So Long as the Grasses Grow and the Waters Flow

From the very moment of first contact over five hundred years ago, up until today, the Indians of North America and the American settlers have found themselves caught in a tragically inevitable struggle. It was a clash of different cultures, a clash of different peoples, a clash of different ideologies, and a clash of different civilizations. Ultimately though it was a clash over the land itself: lands that the Indians called home and that the Americans coveted for themselves. This is a story of sorrow and tragedy spanning centuries, of loss and pain that can never be redeemed, only acknowledged.

The following images document a visual timeline of that history of conflict and dispossession. Each image, photographed on location at or near the anniversary of a particular event, bears witness to a land forever haunted by this past and how we have come to remember that history today. The formal compositions of these images allude to the place where this tragic story continues to reside as epic American myth in our collective conscience, places where memorialization and preservation have become acts of tacit reparation and acknowledgement.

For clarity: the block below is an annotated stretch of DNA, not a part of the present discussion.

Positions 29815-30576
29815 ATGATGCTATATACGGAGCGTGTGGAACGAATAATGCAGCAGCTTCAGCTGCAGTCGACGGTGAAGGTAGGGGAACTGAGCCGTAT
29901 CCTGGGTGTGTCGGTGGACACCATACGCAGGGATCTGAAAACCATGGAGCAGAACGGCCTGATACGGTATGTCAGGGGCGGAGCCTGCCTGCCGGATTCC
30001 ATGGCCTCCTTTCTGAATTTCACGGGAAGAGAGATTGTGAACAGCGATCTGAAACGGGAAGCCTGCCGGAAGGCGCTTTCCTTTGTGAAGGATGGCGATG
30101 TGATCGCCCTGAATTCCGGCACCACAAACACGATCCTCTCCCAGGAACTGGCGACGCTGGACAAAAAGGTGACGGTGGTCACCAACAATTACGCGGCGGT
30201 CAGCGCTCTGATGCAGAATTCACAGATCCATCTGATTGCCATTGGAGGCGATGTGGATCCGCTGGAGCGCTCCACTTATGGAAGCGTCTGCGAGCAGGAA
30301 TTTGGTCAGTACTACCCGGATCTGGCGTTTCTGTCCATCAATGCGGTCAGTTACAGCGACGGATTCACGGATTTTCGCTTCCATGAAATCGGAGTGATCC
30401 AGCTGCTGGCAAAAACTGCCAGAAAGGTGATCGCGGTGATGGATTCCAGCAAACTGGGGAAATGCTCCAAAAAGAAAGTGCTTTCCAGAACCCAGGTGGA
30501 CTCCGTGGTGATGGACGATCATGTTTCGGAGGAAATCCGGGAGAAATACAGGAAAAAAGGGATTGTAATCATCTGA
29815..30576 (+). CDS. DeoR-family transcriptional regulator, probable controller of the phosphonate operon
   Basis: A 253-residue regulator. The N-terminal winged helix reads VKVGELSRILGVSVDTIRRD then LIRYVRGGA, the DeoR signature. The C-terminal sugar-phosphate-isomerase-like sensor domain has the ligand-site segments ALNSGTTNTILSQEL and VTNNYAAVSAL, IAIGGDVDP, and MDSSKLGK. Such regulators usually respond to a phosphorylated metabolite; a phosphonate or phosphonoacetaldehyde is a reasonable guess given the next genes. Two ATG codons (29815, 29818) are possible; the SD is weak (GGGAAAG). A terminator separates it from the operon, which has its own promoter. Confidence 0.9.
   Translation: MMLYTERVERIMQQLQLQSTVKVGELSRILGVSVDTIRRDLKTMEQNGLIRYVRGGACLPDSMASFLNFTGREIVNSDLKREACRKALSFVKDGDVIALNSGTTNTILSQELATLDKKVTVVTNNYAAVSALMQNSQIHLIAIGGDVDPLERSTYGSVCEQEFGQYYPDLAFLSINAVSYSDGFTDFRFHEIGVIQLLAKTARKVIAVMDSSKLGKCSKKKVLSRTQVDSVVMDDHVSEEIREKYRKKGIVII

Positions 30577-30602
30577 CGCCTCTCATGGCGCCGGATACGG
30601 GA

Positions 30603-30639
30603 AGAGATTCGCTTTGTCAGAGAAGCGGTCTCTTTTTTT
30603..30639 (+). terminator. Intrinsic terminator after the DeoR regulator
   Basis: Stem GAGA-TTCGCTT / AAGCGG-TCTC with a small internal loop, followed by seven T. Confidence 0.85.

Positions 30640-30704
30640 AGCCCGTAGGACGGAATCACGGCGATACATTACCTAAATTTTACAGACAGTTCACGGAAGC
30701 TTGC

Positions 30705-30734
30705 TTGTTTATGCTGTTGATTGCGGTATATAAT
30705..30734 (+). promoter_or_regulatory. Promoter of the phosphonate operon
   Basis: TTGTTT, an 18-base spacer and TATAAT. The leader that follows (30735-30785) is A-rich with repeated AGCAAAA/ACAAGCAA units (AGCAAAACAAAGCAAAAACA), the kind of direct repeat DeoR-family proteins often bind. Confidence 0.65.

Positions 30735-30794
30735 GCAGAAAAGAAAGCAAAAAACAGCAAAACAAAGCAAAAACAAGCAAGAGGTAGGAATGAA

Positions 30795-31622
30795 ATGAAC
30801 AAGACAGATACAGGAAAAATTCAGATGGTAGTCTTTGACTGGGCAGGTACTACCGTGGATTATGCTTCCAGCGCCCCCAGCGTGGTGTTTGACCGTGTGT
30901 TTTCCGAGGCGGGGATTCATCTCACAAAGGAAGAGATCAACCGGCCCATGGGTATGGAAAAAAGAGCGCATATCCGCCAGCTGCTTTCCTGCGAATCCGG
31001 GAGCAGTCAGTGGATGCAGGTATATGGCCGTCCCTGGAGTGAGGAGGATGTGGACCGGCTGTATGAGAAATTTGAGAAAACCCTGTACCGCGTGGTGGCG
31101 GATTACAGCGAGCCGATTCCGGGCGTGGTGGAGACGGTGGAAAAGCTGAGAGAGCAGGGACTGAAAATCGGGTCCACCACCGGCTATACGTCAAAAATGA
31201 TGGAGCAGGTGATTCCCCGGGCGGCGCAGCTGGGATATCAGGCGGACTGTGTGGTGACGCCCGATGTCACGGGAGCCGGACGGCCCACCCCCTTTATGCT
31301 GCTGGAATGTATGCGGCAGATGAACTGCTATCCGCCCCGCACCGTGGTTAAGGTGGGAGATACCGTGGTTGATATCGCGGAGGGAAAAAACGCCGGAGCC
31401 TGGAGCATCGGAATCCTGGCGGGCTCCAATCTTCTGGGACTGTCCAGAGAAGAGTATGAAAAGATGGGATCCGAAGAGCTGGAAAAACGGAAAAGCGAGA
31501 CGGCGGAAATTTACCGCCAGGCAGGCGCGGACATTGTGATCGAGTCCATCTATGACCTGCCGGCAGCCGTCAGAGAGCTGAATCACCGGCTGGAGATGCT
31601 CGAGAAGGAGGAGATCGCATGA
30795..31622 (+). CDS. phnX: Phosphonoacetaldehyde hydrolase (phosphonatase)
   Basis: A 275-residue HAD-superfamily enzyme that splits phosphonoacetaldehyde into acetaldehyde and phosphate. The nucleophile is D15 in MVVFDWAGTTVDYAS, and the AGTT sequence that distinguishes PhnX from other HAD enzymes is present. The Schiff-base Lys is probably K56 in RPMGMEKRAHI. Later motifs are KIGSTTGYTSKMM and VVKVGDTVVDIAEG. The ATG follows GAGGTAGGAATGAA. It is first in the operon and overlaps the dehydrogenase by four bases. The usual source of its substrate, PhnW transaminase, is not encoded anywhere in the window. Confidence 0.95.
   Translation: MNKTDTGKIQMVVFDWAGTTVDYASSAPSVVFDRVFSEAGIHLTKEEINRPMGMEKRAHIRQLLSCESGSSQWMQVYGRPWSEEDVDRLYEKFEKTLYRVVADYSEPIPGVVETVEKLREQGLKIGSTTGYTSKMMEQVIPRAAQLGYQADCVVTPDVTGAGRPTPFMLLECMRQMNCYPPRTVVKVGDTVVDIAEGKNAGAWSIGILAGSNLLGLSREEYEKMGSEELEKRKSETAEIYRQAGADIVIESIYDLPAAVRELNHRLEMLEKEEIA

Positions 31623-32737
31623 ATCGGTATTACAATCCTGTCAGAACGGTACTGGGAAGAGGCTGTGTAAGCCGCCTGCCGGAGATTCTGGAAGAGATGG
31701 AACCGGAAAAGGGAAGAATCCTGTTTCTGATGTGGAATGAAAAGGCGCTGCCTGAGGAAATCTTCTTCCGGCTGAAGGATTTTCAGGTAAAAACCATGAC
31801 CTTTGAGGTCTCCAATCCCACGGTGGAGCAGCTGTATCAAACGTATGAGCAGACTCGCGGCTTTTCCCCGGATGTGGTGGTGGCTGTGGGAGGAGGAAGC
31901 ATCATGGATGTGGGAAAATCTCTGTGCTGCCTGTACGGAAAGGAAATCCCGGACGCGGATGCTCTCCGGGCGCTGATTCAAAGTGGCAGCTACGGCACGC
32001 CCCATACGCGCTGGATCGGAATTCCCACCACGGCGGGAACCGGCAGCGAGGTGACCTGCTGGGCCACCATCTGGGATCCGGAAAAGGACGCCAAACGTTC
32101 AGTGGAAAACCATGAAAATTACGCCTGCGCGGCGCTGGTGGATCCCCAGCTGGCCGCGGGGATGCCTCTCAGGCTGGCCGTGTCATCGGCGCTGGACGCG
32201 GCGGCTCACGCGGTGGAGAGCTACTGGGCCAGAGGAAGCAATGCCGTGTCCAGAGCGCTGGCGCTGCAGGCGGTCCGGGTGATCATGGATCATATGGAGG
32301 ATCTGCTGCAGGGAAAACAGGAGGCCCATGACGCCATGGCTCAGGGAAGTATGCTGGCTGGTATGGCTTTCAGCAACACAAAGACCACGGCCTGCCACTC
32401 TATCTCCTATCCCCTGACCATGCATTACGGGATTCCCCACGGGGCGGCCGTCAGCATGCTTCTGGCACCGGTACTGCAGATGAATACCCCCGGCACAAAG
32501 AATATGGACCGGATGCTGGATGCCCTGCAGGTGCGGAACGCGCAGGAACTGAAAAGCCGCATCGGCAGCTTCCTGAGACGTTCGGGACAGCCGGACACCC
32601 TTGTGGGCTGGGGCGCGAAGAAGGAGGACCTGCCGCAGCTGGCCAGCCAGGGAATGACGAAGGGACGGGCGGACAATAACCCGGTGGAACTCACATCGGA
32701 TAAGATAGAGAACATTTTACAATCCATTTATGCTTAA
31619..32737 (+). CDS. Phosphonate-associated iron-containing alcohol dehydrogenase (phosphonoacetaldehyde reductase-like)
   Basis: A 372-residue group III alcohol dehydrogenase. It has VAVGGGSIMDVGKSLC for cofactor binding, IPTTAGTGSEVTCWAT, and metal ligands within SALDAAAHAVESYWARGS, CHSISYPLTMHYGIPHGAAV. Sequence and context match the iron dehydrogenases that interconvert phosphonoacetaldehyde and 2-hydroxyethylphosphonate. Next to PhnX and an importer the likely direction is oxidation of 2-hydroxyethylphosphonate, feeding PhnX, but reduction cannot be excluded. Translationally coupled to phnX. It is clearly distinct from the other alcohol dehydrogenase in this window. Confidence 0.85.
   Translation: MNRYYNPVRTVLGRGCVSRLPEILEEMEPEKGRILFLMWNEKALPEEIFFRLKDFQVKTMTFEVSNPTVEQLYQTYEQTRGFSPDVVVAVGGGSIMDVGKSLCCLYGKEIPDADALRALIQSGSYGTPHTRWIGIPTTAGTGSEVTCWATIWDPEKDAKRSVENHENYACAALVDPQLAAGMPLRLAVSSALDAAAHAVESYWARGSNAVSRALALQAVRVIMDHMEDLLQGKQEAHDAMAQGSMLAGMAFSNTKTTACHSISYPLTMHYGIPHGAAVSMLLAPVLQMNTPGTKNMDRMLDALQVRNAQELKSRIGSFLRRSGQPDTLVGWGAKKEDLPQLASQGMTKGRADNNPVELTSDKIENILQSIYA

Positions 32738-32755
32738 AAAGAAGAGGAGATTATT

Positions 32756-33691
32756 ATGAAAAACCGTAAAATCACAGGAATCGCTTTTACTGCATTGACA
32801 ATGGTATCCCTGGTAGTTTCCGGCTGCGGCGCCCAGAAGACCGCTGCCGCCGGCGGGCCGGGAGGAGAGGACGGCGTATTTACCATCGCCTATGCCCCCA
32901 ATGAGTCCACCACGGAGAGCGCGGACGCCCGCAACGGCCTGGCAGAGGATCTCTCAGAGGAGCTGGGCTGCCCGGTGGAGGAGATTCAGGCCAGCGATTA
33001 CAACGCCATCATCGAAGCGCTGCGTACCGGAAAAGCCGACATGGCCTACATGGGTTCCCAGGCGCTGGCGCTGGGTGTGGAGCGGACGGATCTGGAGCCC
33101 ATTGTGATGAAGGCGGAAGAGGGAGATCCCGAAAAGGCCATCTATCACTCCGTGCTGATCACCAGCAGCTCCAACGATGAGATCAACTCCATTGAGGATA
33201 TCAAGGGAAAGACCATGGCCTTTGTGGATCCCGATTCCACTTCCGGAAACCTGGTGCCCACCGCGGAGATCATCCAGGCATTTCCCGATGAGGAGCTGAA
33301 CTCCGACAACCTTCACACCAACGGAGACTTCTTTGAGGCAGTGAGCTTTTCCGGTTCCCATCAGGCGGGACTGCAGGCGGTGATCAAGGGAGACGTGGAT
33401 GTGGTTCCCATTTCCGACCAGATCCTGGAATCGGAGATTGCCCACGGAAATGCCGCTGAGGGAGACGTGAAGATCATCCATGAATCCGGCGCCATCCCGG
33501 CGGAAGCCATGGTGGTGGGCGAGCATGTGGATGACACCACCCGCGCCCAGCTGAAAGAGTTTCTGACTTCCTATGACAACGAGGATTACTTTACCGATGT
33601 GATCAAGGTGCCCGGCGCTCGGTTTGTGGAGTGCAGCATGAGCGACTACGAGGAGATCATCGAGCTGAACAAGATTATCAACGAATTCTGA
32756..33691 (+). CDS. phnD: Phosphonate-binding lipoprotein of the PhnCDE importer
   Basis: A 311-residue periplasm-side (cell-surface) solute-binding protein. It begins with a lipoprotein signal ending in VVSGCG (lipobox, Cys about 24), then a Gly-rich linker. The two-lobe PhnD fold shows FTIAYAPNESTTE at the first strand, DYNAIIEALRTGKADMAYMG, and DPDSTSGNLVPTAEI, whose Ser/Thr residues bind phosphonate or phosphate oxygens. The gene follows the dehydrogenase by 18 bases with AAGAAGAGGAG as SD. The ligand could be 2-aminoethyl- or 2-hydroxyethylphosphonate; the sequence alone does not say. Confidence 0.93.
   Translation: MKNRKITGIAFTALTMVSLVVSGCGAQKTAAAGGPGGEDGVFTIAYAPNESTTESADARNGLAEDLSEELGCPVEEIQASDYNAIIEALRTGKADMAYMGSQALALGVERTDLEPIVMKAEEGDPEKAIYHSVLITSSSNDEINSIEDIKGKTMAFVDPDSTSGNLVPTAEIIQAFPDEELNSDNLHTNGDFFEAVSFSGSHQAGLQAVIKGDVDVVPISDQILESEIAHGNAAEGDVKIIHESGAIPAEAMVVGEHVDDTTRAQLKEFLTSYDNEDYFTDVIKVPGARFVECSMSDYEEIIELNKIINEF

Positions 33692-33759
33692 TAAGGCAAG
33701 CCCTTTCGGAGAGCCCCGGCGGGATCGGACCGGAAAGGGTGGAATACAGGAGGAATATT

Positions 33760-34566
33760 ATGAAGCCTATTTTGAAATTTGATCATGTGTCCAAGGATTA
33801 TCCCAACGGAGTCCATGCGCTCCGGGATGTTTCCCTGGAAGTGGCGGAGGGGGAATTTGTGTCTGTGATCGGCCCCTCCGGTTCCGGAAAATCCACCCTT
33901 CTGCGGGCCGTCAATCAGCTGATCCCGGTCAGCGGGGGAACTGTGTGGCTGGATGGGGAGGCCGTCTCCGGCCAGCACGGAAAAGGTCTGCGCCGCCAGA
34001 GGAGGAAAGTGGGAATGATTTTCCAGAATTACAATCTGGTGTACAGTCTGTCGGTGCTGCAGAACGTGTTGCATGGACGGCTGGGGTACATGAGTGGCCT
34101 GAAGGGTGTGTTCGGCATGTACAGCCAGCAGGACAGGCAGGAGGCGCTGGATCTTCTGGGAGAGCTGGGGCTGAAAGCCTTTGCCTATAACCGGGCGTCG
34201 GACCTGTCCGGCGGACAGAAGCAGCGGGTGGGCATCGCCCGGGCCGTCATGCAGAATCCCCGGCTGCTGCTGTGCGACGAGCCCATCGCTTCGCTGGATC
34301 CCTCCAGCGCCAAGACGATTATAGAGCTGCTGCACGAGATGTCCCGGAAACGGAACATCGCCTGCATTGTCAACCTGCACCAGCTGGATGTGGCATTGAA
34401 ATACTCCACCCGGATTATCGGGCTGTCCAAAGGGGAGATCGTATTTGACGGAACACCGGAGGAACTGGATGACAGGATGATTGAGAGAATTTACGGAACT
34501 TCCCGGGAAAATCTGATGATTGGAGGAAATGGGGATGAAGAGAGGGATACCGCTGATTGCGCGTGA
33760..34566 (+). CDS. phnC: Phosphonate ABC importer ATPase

The project’s title, “So Long as Grasses Grow and Waters Flow,” is based on a common phrase employed by the United States in its treaty negotiations with Indian tribes that referenced ownership of the land. Today those words are tinged with a sad irony as they have come to represent America’s failure to keep those promises and treaty obligations throughout its history. While those bucolic words reinforce the formal beauty of the landscape itself, each image offers a visual record of centuries of conflict and dispossession. In the words of Chief Red Cloud of the Oglala Sioux, “They made us many promises, more than I can remember, but they never kept but one: they promised to take our land and they took it.”

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